The Efficacy of Low-Power Lasers in Tissue Repair and Pain Control: A Meta-Analysis Study
Chukuka S. Enwemeka, Jason C. Parker, David S. Dowdy, Erin E. Harkness, Leif E. Harkness, Lynda D. Woodruff. Photomedicine and Laser Surgery. August 2004, 22(4): 323-329. doi:10.1089/pho.2004.22.323
Objective: We used statistical meta-analysis to determine the overall treatment effects of laser phototherapy on tissue repair and pain relief. Background Data: Low-power laser devices were first used as a form of therapy more than 30 years ago. However, their efficacy in reducing pain or promoting tissue repair remains questionable. Methods: Following a literature search, studies meeting our inclusion criteria were identified and coded. Then, the effect size of laser treatment, that is, Cohen's d, was calculated from each study using standard meta-analysis procedures. Results: Thirty-four peer-reviewed papers on tissue repair met our inclusion criteria and were used to calculate 46 treatment effect sizes. Nine peer-reviewed papers on pain control met the inclusion criteria and were used to calculate nine effect sizes. Meta-analysis revealed a positive effect of laser phototherapy on tissue repair (d = +1.81; n = 46) and pain control (d = +1.11; n = 9). The positive effect of treatment on specific indices of tissue repair was evident in the treatment effect sizes determined as follows: collagen formation (d = +2.78), rate of healing (d = +1.57), tensile strength (d = +2.13), time needed for wound closure (d = +0.76), tensile stress (d = +2.65), number and rate of degranulation of mast cells (d = +1.87), and flap survival (d = +1.95). Further, analysis revealed the positive effects of various wavelengths of laser light on tissue repair, with 632.8 nm having the highest treatment effect (d = +2.44) and 780 nm the least (d = 0.60). The overall treatment effect for pain control was positive as well (d = +1.11). The fail-safe number—that is, the number of studies in which laser phototherapy has negative or no effect—needed to nullify the overall outcome of this analysis was 370 for tissue repair and 41 for pain control. Conclusions: These findings mandate the conclusion that laser phototherapy is a highly effective therapeutic armamentarium for tissue repair and pain relief.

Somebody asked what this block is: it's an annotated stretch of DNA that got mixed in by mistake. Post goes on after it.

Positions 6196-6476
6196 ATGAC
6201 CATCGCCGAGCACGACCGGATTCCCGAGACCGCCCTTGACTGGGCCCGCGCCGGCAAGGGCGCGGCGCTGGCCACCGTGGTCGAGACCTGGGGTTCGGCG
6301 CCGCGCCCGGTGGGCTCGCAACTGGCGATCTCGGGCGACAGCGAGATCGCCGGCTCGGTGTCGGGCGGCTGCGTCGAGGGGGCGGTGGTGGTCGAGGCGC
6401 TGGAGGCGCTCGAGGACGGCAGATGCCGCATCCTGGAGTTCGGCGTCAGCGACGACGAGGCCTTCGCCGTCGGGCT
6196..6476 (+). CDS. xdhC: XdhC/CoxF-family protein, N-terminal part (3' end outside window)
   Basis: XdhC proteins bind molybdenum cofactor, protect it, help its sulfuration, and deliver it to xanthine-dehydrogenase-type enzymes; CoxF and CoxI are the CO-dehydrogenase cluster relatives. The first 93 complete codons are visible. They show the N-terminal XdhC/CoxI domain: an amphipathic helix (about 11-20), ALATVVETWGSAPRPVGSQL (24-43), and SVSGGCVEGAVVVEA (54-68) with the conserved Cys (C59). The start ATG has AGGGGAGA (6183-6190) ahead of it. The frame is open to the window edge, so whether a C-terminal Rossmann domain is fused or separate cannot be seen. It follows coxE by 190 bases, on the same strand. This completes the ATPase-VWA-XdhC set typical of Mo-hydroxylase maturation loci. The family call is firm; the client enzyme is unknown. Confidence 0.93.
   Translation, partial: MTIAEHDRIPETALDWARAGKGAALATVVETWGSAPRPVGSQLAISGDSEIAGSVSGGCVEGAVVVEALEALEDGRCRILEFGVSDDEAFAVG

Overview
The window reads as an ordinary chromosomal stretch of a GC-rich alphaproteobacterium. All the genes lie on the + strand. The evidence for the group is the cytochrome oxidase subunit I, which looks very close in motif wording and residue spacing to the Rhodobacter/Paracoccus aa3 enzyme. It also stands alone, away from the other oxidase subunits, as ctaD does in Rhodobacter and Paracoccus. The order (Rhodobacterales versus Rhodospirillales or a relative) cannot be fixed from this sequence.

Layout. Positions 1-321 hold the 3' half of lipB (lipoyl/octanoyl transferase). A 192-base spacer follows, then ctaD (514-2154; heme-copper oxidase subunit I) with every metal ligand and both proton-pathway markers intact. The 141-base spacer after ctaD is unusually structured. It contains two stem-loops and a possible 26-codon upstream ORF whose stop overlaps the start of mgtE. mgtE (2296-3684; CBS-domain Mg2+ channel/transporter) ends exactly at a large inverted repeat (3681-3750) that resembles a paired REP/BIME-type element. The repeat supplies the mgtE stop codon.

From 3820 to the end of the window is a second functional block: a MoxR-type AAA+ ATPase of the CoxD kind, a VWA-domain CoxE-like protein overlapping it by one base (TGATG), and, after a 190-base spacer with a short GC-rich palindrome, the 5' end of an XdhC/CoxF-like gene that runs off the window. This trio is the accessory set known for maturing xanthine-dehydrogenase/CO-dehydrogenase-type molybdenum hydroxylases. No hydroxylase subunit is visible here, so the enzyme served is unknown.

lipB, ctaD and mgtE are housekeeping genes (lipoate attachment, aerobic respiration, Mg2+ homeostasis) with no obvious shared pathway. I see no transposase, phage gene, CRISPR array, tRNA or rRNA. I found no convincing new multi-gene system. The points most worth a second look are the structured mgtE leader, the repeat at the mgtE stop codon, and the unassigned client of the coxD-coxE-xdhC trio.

Therapeutic Ultrasound in Lower Extremity Wound Management
Christine Uhlemann, MD, Birgit Heinig, Dipl-Med, Uwe Wollina, MD. International Journal of Lower Extremity Wounds September 2003 vol. 2 no. 3 152-157
In medical practice, ultrasound (US) is used for diagnosis and therapy. High-frequency (1-4 MHz) and low-frequency (20-120 KHz) therapeutic US are relevant to wound healing. The heating effects of high-frequency US are important, whereas the mechanical effects of low-frequency US must be considered. The physiological effects of low-frequency US include metabolic enhancement, perfusion, wound cleansing, and the acceleration of wound granulation. The therapeutic efficacy of US depends on dose (W/cm 2 time)and dosage (frequency of application, series). At adequate doses, high-frequency and low-frequency therapeutic US induce in vitro cell proliferation; protein synthesis; and the production of cytokines by fibroblasts, osteoblasts, and monocytes. The mechanical effects of low-frequency US cause transient cavitation in wound surfaces for soft and smooth wound cleaning, ulcer debridement, and the stimulation of granulation. These effects can be determined in clinical studies, though the quality of the studies done so far and of the evidence of the usefulness of US is poor. Nevertheless, high-frequency and low-frequency US may be reasonable options in the management of chronic wounds.
Low level laser therapy in acute dehiscence saphenectomy: therapeutic proposal